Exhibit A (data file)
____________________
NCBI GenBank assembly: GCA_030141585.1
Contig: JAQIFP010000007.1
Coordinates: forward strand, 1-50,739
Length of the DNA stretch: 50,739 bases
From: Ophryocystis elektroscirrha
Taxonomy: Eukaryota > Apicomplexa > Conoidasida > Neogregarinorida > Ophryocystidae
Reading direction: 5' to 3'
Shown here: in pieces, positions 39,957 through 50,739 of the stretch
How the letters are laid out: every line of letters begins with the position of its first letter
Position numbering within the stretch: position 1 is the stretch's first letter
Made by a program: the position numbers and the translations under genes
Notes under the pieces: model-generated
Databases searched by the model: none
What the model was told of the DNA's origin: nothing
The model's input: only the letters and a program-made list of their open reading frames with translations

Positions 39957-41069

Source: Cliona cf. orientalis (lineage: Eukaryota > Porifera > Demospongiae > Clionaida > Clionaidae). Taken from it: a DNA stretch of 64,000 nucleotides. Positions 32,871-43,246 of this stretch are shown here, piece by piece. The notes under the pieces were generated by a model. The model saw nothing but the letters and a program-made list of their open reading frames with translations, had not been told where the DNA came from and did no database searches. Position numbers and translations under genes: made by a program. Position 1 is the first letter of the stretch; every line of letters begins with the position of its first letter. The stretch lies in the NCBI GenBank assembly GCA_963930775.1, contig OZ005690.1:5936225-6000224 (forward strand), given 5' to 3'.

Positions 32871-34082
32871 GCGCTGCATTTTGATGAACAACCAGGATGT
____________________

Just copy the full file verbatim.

NCBI GenBank assembly: GCA_030141585.1
Contig: JAQIFP010000007.1
Coordinates: forward strand, 1-50,739
Length of the DNA stretch: 50,739 bases
From: Ophryocystis elektroscirrha
Taxonomy: Eukaryota > Apicomplexa > Conoidasida > Neogregarinorida > Ophryocystidae
Reading direction: 5' to 3'
Shown here: in pieces, positions 39,957 through 50,739 of the stretch
How the letters are laid out: every line of letters begins with the position of its first letter
Position numbering within the stretch: position 1 is the stretch's first letter
Made by a program: the position numbers and the translations under genes
Notes under the pieces: model-generated
Databases searched by the model: none
What the model was told of the DNA's origin: nothing
The model's input: only the letters and a program-made list of their open reading frames with translations

Positions 39957-41069

Source: Cliona cf. orientalis (lineage: Eukaryota > Porifera > Demospongiae > Clionaida > Clionaidae). Taken from it: a DNA stretch of 64,000 nucleotides. Positions 32,871-43,246 of this stretch are shown here, piece by piece. The notes under the pieces were generated by a model. The model saw nothing but the letters and a program-made list of their open reading frames with translations, had not been told where the DNA came from and did no database searches. Position numbers and translations under genes: made by a program. Position 1 is the first letter of the stretch; every line of letters begins with the position of its first letter. The stretch lies in the NCBI GenBank assembly GCA_963930775.1, contig OZ005690.1:5936225-6000224 (forward strand), given 5' to 3'.

Positions 32871-34082
32871 GCGCTGCATTTTGATGAACAACCAGGATGT